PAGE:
The foundation was erected, but because of both a severe winter and the fact that this sandstone was a form of shale, it had crumbled to a mass of mud by 1867. One source opined, "two emanate scientists had approved it for building material, but they got their eyes opened when protests began pattering about their heads like hail on a tin roof.... It cost the state $40 000 to put in this foundation and a like amount to take it out.” The sandstone foundation was replaced by limestone from Geary County, Kansas. Some newspapers suggested that “the cornerstone crumbled because the names of state officials had been chiseled into it.” Its location was unknown until uncovered by major building repairs in 1950.

In December, 1869 the state officers were moved from Old Constitution Hall, now 427-429 Kansas Avenue, and the legislature of 1870 met in the new Capitol. The Senate and the House of Representatives both met in the hall, now used as a Senate Chamber, with a wall dividing the room. The East Wing was completed in 1873.

Capitol Square stood well out over the edge of a great prairie in the 1870's. A stone fence was built for protection against the village cows and other animals. As Topeka grew there was a clamor for the removal of the “unsightly stone fence.” Citizens insisted is should be replaced with an “up-to-date fence,” so a “five-board pig tight fence” was constructed around Capitol Square (see photo, bottom edge).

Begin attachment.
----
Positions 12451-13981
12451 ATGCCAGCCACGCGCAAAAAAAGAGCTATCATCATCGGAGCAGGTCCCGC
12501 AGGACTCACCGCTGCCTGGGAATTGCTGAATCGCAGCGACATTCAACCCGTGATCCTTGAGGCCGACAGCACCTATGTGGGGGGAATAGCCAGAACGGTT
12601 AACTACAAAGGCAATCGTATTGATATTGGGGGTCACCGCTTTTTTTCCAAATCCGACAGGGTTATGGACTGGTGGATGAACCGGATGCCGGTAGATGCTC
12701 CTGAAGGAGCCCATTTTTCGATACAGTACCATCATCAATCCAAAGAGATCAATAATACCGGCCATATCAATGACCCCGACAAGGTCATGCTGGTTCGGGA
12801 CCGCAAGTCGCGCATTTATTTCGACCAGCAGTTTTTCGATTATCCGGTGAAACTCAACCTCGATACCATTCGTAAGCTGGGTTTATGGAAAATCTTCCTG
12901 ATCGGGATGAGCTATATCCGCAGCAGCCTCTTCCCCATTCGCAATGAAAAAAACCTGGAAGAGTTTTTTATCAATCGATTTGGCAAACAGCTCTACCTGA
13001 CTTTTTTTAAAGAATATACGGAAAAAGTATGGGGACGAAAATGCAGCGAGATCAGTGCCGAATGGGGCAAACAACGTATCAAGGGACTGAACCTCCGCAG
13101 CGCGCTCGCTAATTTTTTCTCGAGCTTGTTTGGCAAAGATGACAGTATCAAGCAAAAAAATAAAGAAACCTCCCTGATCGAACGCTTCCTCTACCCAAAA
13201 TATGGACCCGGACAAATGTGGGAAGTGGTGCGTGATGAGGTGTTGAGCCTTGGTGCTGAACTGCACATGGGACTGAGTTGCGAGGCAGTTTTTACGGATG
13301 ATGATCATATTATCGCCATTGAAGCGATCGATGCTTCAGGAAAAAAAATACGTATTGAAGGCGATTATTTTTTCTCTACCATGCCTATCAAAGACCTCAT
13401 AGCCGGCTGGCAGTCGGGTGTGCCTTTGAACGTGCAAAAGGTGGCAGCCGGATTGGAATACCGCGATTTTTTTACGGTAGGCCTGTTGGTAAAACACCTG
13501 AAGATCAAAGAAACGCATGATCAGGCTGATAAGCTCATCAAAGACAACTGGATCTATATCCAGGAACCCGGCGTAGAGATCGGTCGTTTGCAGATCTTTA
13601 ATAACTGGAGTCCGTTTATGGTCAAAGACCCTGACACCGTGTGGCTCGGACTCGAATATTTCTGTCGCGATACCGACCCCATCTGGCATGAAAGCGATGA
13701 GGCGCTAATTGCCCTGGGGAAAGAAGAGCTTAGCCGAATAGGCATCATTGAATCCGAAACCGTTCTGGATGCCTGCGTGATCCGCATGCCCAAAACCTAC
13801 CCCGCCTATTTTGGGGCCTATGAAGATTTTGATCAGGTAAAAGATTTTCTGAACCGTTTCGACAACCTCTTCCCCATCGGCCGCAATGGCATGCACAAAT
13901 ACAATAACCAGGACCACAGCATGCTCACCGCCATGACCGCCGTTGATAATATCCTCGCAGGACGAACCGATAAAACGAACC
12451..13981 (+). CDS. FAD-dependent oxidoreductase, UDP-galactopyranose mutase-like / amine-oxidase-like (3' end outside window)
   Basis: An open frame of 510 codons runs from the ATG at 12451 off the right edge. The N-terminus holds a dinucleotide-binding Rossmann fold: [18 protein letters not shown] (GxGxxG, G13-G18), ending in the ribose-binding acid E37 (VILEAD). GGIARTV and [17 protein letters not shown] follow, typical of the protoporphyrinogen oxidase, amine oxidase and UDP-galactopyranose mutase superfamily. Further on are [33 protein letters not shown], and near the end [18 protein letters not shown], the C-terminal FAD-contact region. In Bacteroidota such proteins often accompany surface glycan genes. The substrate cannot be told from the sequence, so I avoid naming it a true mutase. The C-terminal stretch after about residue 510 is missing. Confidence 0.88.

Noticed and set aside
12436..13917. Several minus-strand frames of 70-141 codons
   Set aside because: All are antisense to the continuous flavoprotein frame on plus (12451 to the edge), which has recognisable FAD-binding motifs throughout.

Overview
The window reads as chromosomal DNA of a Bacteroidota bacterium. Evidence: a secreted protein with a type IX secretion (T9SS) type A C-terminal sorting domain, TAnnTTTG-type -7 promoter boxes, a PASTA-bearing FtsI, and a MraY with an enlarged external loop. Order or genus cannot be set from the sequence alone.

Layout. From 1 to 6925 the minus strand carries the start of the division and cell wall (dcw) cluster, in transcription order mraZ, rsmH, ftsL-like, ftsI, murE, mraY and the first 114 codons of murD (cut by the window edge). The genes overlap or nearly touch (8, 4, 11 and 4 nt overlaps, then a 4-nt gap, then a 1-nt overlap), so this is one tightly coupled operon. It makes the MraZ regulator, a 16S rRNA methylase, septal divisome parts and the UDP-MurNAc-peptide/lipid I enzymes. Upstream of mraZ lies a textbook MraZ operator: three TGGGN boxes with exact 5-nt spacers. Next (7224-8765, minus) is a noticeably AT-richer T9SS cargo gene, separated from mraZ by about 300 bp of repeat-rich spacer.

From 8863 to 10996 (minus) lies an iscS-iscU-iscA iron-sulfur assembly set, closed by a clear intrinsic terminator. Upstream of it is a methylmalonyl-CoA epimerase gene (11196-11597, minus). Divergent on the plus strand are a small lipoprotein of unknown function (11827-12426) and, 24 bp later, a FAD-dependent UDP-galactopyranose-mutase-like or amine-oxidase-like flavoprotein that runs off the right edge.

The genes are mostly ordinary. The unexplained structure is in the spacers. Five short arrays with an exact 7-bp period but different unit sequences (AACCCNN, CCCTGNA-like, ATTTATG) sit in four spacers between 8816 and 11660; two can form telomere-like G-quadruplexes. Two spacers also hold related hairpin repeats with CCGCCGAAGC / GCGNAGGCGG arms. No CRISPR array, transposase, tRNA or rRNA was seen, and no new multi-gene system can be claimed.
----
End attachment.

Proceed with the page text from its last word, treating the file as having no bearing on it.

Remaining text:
On April 22, 1875, Topeka mayor T. J. Anderson proclaimed Kansas Arbor Day. Topeka citizens responded by planting approximately 800 trees on Capitol Square. Regrettably, however, most died that summer. Droughts and tornadoes also caused damage, and little survived from the Mayor's efforts.

The West Wing

The Board of Statehouse Commissioners was recreated in 1879 and work was started on the west wing. The legislature made an appropriation of $60,000 and provided a one-half mil levy for west wing construction.

The west wing is architecturally similar to the east wing, except it is four feet wider and six feet longer. The limestone used was from Cottonwood Falls, Kansas. By 1880 this wing was enclosed. The House of Representatives met in the new hall, although "it was unplastered and ... had ... a temporary roof." A covered bridge, referred to as the "Cave of the Winds" was built from the Senate to the House for messages to be taken from one to the other.

"The cost of the west wing was about $300,000, against $500,000 for the west wing.... The great difference in the cost of the two buildings, substantially the same in architectural design, may be attributed partly to causes common to all the country during the time immediately succeeding the great rebellion, the depreciation of the currency."1

Capitol Dome